Representatives with NextEra Energy Transmission presented their proposal for new power lines through New York state to Herkimer County legislators and residents Thursday afternoon, with some lawmakers taking the opportunity to speak out against the project.
Monique Brechter, NextEra executive director for development, said during the informational meeting that the reason for the proposal is to replace aging power lines, relieve congestion and improve reliability of the current lines.
“There’s more demands on the system. There’s a need for new power lines,” she said.
NextEra Energy Transmission has proposed two projects with different voltage that would go east to New Scotland, then south to Leeds and Pleasant Valley, running along the existing right-of-way through Deerfield and Marcy and then on to Schuyler, Frankfort, German Flats, Little Falls, Danube and Stark.
Brechter said NextEra is proposing to use the existing right-of-way for the new line either in that corridor or directly adjacent, within 100 feet, to minimize environmental and community impact. She said the exception would be seven miles of new line that would be built to avoid building in a state forest.
There are alternatives that NextEra is considering, said Brechter, but said they aren’t “cost efficient … we’re still looking at it.”
Brechter said the “preferred route” is going alongside the existing route.
The state Department of Public Service will accept proposals from power line developers until Oct. 1. The proposals are part of Gov. Andrew Cuomo’s Energy Highway initiative, which is particularly geared toward relieving congestion in two corridors between upstate and southeast New York from the Marcy substation.
Brechter said NextEra’s estimates that if awarded the bid, they will be in-service by 2017 - 2018.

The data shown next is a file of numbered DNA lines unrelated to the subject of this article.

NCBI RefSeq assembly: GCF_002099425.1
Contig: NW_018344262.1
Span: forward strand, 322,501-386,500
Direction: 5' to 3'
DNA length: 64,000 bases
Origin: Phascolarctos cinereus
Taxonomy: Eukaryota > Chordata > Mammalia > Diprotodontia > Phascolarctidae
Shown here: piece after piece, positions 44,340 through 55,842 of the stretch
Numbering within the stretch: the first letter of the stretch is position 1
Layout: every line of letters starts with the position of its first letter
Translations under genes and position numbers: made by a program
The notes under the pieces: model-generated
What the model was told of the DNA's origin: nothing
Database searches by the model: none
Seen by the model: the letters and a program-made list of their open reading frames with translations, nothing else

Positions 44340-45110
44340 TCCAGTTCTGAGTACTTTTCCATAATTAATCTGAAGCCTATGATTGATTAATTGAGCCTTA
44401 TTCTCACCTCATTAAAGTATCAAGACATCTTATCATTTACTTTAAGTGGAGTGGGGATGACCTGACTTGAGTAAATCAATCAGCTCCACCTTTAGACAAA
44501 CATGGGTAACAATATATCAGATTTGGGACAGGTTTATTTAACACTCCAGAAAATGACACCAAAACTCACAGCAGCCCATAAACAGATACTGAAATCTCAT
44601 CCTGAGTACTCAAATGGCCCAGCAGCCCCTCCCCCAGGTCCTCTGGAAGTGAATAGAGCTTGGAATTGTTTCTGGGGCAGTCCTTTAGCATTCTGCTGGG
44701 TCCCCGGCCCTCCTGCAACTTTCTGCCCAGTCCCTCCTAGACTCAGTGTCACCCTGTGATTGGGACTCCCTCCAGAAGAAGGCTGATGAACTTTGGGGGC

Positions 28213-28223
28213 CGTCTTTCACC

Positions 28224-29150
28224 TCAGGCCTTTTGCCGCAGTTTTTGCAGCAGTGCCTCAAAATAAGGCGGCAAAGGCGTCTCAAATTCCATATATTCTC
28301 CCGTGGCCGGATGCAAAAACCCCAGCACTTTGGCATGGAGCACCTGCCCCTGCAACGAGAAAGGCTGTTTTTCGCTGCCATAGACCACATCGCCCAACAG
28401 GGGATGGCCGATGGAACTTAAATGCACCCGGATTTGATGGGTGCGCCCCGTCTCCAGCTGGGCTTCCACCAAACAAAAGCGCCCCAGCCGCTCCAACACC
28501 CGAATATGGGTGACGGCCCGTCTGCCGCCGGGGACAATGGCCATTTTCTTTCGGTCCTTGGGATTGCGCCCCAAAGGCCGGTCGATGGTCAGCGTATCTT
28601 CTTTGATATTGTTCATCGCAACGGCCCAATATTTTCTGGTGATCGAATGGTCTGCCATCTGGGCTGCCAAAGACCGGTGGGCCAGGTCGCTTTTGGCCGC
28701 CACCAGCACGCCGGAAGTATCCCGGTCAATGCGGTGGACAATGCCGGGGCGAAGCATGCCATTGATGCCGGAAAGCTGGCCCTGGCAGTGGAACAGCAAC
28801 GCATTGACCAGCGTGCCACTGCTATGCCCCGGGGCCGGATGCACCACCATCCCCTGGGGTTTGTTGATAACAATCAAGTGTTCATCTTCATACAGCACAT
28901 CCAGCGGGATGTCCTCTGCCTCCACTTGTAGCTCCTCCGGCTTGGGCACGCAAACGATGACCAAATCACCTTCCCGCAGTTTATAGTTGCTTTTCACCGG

County Legislator Robert Schrader, R-Herkimer, said Herkimer County already sends out its water and power.
“We see nothing in return,” he said. “I don’t see anything coming back to us. I just don’t see how it’s going to benefit us.”
Schrader added, “We don’t need it here. New York City does. I think we should stand up and demand something from them.”
Herkimer County Administrator James Wallace said the county wouldn’t have a vote on whether new power lines are built. He also said it would be too early to comment on whether the county could pass a resolution to show support for one company’s proposal over another.
Brechter said, however, the Public Service Commission “is very interested in hearing what communities have to say.”
“They’re very valid concerns … I think it carries weight,” she said.
Page 2 of 2 - “Our worry is we’re being used as a conduit,” said Herkimer County Legislature Chairman Vincent Bono during the meeting. “If it’s not your project, it’s another one. We’re getting hit on aesthetically and environmentally.”
Legislator Peter Manno, R-Frankfort, received a letter from the state Department of Public Service in June informing him of the possibility of developers reaching out to inform affected communities of their intentions as they look to relieve congestion along transmission lines that begin in Marcy and head downstate.
“We can’t keep giving them all these extension cords,” said Manno during the meeting. “They need to come up with their own plan. That’s my opinion.”
In August, the county Legislature passed a resolution in opposition to power line proposals under review by the Public Service Commission that cut through Herkimer County.
Tara Morgan, the NextEra Energy local contact, said the project is in the “very preliminary stages.” She said NextEra representatives have already met with over 50 municipalities throughout New York state about their proposal.
Wallace said NextEra is the second energy company to present their proposals to the Herkimer County Legislature. He said they have already heard a proposal from LS Power.